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5 Aug, 2022
3 min time to read

TechСrunch interviewed H.E. Omar bin Sultan Al Olama, UAE Minister of State for Artificial Intelligence, Digital Economy and Remote Work Applications, who is responsible for improving government efficiency by investing in the latest technologies and artificial intelligence tools and their application in various sectors. He answered journalist’s questions, talking about start-ups and AI, as well as the country's approach to attracting venture capital investment. We have highlighted the main points from this interview.

TechCrunch: Is the UAE’s venture capital presence fairly new?

H.E. Al Olama: The UAE attracts more than 50% of all venture capital investment in the entire region. The country is home to a huge amount of high-quality talents, and the ecosystem allows start-ups to scale.

In terms of venture capital and investment into the region, I saw it was over a billion dollars in the last year. Do you see that increasing this year or on par with last year?

In general, global investors are showing interest in the region. There has been $1.73 billion invested in the Middle East, of which 37.2% was invested in the UAE in the first half of this year and that is much more than we expected.

I think we are just getting started as the number of start-ups is increasing every year.

How have you been able to attract tech companies to the UAE?

The UAE is the financial hub of our region and one of the leading financial centres in the world. There is a lot of capital available to invest here. In addition, investors feel more comfortable investing in UAE-based companies because of the transparency of the court system. The UAE is an environment that allows people to thrive because they do not feel marginalised or disadvantaged because of their ethnicity, gender or nationality - anyone from anywhere in the world can succeed. On top of that, we have developed infrastructure, while smartphone penetration is the highest in the world. Also, one of the incentives is the absence of taxes.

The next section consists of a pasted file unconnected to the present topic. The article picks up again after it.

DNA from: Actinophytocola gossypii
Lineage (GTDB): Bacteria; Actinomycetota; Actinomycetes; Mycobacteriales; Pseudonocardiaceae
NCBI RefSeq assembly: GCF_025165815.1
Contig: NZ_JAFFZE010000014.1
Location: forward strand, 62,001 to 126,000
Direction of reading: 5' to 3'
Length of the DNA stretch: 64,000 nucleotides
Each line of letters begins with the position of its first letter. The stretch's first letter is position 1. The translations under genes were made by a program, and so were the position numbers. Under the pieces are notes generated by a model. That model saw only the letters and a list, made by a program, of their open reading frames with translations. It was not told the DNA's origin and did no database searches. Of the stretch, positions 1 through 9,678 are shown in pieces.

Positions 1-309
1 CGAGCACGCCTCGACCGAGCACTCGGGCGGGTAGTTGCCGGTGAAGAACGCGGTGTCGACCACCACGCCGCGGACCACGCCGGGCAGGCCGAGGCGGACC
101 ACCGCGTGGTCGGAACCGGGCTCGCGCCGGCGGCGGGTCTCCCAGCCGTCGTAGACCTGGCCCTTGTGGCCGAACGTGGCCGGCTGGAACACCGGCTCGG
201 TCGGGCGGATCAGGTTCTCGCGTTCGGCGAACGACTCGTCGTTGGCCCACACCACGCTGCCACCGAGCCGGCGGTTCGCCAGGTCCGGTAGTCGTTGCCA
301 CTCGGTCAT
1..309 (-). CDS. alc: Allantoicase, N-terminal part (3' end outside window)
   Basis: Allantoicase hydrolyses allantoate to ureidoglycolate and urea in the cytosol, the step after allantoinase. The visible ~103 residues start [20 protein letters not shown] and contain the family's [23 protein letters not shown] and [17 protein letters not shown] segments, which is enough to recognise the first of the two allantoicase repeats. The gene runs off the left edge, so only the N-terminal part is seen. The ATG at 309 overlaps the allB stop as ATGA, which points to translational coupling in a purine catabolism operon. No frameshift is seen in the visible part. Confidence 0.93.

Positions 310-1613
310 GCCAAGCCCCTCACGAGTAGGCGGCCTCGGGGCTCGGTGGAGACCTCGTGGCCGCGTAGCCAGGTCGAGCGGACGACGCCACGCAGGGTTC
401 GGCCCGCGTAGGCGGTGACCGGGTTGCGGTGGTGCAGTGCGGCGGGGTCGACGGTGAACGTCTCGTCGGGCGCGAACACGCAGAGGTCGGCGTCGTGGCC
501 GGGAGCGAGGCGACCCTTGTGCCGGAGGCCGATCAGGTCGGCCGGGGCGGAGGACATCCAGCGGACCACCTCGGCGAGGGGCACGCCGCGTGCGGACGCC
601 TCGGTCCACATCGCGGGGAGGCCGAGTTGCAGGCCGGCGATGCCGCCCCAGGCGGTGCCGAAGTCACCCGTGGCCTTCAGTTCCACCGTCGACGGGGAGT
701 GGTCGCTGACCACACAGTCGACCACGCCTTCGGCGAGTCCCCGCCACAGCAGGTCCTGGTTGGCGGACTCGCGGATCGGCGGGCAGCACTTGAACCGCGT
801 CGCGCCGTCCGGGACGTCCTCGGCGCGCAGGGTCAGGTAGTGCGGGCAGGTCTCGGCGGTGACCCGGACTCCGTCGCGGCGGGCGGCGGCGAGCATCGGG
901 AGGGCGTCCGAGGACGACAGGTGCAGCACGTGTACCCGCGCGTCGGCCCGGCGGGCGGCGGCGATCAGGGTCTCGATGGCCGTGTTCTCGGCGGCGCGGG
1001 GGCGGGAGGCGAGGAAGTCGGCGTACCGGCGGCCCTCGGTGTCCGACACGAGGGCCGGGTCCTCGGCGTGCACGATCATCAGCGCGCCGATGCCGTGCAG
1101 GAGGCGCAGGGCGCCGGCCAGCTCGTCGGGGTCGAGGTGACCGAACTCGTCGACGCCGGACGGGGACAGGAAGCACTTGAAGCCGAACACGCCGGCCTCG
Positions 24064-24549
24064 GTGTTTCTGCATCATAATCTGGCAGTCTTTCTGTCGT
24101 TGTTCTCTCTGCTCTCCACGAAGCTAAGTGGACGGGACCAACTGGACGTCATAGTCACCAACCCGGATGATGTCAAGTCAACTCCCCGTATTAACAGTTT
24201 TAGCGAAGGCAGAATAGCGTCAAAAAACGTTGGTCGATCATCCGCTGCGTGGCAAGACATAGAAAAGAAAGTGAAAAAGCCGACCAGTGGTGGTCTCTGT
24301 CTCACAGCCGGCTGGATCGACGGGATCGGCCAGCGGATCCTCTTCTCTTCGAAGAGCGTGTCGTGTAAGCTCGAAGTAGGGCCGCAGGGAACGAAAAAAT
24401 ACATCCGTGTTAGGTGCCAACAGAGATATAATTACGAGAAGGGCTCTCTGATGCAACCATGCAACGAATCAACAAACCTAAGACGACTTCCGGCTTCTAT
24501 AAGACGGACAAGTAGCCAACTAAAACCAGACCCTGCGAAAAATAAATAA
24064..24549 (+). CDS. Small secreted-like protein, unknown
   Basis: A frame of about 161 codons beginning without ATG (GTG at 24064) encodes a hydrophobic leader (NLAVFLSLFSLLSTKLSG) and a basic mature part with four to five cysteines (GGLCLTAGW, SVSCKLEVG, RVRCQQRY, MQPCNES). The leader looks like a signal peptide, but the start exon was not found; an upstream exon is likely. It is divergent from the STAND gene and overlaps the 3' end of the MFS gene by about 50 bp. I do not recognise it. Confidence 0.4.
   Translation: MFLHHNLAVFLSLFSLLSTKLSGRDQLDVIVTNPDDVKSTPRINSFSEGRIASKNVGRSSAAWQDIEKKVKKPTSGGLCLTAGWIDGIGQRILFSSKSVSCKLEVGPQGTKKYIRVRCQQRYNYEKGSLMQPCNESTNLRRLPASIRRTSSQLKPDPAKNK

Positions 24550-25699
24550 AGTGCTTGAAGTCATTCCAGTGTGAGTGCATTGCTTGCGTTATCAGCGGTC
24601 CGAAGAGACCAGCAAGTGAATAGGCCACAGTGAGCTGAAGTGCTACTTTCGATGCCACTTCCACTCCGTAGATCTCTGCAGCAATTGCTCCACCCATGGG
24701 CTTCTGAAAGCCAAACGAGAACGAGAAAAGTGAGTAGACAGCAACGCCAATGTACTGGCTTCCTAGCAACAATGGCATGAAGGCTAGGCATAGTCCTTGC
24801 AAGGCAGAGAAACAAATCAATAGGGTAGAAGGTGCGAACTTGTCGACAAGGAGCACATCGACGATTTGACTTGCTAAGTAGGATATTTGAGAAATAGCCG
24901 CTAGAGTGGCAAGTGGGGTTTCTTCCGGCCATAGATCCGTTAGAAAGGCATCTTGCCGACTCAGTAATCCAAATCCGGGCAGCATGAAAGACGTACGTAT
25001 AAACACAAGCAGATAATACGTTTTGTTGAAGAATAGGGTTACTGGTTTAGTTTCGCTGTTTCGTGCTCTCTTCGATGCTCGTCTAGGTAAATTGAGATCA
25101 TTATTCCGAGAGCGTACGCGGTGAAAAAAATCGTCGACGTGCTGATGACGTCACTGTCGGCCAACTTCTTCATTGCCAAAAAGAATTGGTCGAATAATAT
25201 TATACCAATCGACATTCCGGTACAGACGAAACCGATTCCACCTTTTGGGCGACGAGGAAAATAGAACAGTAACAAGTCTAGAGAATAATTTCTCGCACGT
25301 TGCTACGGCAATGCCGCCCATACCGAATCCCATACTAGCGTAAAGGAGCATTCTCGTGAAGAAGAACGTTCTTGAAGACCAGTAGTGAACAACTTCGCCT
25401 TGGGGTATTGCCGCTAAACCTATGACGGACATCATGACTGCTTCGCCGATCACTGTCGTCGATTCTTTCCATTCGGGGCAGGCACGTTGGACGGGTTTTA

The government has been rolling out a lot of different incentives over the years, including startup-friendly policies. If someone were to move to the UAE, what would they need to know?

In the UAE, a talented person working specifically in the digital economy, which we are very focused on, can get a permanent residency or a long-term residency right off the bat. It is also possible to start a company within a day. The UAE is also rich in many different programmes, such as incubators and accelerators, as well as government contracts, which are very attractive.

TC: How did the UAE’s AI mandate come about, and what was your plan to get it started?

We wondered how we could ensure that AI was effectively implemented across the country in a way that would improve quality of life, which is really the main driver for AI, rather than economic gain as in many countries. Also, our motto from day one has been a responsible artificial intelligence nation that is useful for the current, but also for the future. It is important that our policies or legislation give us an advantage with regards the negative effects of AI, whether at the local or global level.

Do you expect the UAE to have challenges attracting U.S. talent and investment due the region being known for its human rights violations?

The UAE stands out for its atmosphere of peace, stability and security, with a multi-ethnic community of over 195 nationalities living, working, studying and playing, despite the region reputation.

Why has supporting startups and venture capital been such an important push for the region?

There are several reasons: firstly, historically, the UAE has been a country of merchants and has always sought to support businesses and open up opportunities. Secondly, we have been very keen to diversify our economy away from oil by investing in renewable energy and other areas of our economy, namely the digital economy, to ensure our competitiveness and comparability with the advanced and developed countries of the world. Finally, our country, because of its size, cannot compete in certain sectors with other countries where labour is more readily available. However, the digital economy and the sectors that are emerging right now with the development of technology allows for an incredible return from talent that are able to create products, and this is what we are really striving for.